Guest Contributor | Oct 5, 2021 | 0
Development Bank opens climate change adaptation financing
The Development Bank of Namibia (DBN) has announced a facility to finance climate change adaptation, provides an affordable and tailored financing solution for climate and environmentally friendly projects.
The Bank has previously financed low-carbon renewable energy generation, water reclamation for industrial use in Walvis Bay, water storage in Neckartal Dam and reclamation initiatives.
DBN CEO Martin Inkumbi said financing for climate adaptation is important, and there is a range of affordable financing instruments for such business projects.
The Bank, he said, has already pioneered financing models for renewable energy, and is now setting its sights on, energy and water use efficiency as well as mitigating the effects of rising temperatures.
The Bank has financed large scale water infrastructure such as Neckartal Dam and Aqua Utilities which semi-purified water for industrial use at Walvis Bay.
“However, in the face of prolonged droughts, there is an opportunity for enterprises to invest in water efficiency. Investing in technology and processes that are energy and water-efficient reduces the amount of energy and water consumption per output for a business, which lowers production and or operational costs and improves profitability. Although water efficiency will not alleviate drought, it can lead to improvements in enterprises bottom line, in addition to preserving the environment,” Inkumbi said.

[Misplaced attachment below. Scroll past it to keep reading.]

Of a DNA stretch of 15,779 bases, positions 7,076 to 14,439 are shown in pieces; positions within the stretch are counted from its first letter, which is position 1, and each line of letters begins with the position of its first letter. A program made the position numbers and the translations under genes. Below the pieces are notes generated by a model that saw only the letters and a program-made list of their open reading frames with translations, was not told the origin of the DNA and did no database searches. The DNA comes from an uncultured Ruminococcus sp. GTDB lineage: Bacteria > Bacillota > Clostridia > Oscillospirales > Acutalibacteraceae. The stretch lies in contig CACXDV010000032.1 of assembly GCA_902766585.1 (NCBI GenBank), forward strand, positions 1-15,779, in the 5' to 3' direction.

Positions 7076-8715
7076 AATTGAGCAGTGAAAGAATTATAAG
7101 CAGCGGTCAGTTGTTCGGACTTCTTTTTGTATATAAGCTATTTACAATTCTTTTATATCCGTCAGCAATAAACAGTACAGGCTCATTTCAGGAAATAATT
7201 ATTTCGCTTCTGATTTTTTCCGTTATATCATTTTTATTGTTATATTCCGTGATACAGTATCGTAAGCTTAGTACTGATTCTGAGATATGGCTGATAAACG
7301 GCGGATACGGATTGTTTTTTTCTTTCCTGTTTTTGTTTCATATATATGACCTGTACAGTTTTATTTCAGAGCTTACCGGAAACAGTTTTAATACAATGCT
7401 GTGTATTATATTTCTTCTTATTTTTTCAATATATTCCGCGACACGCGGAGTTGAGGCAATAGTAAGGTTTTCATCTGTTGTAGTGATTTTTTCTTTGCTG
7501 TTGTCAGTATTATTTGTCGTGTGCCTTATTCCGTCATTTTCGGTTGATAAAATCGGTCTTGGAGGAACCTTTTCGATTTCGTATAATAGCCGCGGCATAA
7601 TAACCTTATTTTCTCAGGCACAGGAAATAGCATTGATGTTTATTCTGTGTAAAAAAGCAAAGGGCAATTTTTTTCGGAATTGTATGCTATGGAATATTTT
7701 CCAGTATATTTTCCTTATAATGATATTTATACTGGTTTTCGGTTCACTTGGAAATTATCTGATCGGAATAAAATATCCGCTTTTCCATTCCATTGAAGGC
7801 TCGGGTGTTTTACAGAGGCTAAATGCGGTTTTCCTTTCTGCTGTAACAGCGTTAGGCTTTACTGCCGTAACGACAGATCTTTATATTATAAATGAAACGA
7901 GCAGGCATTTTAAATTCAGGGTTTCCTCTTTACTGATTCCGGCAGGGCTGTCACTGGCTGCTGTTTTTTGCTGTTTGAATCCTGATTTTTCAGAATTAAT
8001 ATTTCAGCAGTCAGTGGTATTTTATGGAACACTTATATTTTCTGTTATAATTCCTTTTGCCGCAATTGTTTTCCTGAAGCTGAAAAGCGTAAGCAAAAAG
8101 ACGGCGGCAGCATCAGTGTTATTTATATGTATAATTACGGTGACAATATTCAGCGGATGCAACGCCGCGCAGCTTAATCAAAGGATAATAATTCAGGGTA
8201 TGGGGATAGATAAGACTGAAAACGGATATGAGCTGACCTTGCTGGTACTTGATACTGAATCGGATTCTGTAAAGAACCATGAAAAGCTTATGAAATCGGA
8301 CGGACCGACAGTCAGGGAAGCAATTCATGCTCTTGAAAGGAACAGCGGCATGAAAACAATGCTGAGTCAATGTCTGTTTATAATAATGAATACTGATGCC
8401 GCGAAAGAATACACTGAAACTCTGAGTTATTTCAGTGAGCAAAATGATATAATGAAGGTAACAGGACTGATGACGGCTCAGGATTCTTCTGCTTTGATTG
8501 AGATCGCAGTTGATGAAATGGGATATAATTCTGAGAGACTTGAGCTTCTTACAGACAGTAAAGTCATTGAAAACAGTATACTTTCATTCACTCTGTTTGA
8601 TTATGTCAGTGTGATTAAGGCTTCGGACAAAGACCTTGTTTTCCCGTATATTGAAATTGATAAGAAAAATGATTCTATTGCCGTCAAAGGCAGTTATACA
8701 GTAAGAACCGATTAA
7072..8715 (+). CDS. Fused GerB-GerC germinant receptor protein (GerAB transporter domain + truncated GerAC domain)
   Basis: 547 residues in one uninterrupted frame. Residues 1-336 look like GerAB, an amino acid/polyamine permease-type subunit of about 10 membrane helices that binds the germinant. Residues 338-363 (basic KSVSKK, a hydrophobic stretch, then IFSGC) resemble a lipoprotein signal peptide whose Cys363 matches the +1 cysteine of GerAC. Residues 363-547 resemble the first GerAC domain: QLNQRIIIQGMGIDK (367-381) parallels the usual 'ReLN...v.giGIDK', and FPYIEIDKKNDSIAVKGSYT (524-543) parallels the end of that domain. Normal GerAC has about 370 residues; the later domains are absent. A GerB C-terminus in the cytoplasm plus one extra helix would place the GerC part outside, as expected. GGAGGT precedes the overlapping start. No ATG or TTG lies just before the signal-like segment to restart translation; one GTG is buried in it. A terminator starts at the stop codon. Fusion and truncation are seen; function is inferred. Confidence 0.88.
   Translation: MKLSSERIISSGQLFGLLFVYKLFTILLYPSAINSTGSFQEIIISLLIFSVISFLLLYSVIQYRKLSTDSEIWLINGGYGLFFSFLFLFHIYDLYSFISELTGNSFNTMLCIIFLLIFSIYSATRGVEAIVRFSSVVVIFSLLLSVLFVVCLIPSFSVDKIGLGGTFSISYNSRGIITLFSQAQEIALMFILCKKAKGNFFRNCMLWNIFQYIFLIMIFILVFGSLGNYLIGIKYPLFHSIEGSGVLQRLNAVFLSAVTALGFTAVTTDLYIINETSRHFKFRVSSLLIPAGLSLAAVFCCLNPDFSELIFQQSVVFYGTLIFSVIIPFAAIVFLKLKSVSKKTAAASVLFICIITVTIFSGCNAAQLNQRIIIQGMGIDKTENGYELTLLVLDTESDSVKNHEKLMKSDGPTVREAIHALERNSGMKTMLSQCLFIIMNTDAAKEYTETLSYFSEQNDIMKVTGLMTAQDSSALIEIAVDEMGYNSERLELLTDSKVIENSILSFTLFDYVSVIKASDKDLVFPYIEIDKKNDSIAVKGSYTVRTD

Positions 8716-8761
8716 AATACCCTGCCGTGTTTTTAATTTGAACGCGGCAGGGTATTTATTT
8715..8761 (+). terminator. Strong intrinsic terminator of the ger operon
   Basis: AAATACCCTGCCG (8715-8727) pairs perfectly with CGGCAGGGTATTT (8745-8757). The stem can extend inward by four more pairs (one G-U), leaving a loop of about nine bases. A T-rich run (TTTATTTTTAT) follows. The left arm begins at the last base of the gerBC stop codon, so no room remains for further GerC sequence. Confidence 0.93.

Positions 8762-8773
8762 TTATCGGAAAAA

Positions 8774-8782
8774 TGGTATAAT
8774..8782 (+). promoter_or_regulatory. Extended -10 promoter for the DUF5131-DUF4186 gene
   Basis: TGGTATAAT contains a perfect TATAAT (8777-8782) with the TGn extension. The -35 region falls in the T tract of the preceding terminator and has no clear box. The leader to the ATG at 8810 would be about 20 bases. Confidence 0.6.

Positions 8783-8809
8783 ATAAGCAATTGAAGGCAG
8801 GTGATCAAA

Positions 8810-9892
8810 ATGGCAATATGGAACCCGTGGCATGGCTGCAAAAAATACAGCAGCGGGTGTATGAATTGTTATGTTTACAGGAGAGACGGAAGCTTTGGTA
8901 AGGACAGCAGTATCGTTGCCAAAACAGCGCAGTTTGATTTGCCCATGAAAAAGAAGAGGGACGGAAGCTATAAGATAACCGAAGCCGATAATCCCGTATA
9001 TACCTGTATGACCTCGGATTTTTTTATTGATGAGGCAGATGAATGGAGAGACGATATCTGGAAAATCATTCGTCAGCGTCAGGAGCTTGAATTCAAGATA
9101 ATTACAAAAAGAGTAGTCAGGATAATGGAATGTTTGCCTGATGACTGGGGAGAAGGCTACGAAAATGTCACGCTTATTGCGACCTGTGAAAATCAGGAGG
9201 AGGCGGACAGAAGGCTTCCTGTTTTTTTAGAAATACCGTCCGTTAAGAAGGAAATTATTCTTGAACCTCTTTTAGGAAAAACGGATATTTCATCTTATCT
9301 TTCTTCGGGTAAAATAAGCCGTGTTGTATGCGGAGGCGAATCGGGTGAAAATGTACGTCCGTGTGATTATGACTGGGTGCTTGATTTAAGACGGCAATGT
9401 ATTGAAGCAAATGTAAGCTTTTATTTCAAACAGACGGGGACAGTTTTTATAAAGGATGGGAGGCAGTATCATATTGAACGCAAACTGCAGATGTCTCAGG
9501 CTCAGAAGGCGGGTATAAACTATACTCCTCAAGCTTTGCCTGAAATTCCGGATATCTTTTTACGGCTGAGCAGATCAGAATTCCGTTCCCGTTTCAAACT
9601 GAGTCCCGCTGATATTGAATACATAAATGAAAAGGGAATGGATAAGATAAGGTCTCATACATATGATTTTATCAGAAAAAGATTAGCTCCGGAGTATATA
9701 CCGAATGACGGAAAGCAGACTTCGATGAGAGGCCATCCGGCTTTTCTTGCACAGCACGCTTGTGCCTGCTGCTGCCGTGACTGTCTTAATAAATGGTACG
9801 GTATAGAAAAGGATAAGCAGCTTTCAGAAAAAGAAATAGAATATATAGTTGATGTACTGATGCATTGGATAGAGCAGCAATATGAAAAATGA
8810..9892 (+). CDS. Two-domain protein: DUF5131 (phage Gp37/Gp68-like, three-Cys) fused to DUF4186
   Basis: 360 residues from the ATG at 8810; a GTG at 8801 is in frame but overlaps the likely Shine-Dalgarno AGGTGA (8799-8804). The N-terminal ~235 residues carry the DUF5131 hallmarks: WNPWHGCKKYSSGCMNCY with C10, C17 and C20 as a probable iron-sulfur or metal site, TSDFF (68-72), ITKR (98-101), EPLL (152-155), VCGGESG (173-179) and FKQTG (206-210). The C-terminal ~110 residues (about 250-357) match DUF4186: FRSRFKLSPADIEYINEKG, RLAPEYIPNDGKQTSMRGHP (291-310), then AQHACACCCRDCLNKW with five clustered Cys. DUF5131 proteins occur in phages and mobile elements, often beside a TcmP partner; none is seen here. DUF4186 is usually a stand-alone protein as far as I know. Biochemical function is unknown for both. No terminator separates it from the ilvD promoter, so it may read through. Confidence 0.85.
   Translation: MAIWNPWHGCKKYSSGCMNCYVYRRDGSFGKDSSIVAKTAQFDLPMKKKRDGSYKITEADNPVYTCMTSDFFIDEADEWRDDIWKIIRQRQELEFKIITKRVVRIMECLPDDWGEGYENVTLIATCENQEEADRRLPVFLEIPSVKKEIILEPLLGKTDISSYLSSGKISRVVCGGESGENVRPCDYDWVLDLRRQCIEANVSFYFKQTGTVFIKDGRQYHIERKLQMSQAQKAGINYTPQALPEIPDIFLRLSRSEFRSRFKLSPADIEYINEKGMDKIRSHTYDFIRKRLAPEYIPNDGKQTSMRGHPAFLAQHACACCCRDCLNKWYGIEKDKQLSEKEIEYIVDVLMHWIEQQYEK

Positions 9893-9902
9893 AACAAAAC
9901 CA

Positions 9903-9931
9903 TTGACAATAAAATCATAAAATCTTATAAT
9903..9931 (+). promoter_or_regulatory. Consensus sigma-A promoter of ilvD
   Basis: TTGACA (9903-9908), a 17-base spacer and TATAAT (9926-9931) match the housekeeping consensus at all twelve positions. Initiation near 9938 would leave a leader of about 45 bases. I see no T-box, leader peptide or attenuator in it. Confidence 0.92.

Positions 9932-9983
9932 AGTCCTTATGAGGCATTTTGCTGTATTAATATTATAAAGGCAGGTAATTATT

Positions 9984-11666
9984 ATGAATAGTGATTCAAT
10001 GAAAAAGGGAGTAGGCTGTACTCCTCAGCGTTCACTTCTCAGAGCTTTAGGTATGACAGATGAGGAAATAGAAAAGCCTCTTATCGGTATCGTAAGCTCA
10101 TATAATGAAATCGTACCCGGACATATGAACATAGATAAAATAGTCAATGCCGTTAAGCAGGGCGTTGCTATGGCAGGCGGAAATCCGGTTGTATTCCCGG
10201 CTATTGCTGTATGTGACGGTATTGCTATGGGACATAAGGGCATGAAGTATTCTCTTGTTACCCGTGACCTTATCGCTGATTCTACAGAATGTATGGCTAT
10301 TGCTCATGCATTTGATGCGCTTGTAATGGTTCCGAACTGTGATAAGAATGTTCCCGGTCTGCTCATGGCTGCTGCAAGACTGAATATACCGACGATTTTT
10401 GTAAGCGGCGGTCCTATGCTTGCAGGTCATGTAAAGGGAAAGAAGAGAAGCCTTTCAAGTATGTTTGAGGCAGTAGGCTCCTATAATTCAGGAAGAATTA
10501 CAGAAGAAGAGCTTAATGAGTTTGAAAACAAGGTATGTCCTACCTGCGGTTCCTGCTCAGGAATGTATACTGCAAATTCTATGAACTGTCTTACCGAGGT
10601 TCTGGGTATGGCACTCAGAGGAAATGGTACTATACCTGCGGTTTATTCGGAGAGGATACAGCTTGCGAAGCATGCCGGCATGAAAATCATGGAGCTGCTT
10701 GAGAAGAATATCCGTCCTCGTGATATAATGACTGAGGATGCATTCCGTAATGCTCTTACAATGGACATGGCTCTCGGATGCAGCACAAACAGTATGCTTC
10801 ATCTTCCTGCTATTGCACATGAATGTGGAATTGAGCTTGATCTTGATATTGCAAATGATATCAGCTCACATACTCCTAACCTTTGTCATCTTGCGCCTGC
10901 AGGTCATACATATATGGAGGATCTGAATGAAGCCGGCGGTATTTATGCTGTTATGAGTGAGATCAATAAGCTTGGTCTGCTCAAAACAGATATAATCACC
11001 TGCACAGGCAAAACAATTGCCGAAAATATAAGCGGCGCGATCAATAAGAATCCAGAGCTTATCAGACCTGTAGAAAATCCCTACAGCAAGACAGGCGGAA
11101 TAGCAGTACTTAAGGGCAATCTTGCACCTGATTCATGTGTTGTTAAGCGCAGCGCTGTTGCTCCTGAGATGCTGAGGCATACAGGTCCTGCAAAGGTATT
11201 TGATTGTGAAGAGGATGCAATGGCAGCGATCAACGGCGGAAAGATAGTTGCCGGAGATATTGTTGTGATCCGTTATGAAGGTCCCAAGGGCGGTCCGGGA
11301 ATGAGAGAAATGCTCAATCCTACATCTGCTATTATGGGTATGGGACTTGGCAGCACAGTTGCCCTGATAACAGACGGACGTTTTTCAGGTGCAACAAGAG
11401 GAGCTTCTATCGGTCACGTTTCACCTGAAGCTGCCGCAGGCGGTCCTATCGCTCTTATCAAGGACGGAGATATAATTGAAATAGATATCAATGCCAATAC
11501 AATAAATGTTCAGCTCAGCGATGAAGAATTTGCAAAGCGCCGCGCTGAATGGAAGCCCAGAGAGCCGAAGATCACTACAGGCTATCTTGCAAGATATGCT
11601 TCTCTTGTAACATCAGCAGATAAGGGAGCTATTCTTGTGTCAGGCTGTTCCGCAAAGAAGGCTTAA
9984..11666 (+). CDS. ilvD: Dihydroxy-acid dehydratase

He added that the Bank has experience in water reticulation for local authorities and PPPs but said there was still scope for further development in terms of water recycling, reclamation and storage in abattoirs.
On the topic of rising temperatures, Inkumbi noted that there is a twofold cost. The first cost is the cost of cooling facilities, and the second cost is the cost of mitigating health issues caused by rising heat. The cost of cooling facilities adds to the cost of an enterprise. It also places a burden on power generation. By constructing plants and facilities with heat dissipation in mind, these circumstances can be mitigated.
He extended the benefits of energy-efficient housing developments, explaining that incorporating heat dissipation would reduce the cost of running a household as well as improving the health of its residents. This, Inkumbi said would dovetail well with the Bank’s finance for affordable housing projects.
Asked about how the facility would benefit enterprises and initiatives, Inkumbi said that there is an understandable reticence to finance projects with unfamiliar financing outcomes.
“This was the case when DBN pioneered finance for privately-owned renewable energy. The Bank, however, de-risks innovative projects with extensive due diligence on innovation and absorbs, manages and learns from its risks. In this way, the Bank hopes to pioneer finance for climate change adaptation that will make Namibia more sustainable,” Inkumbi said.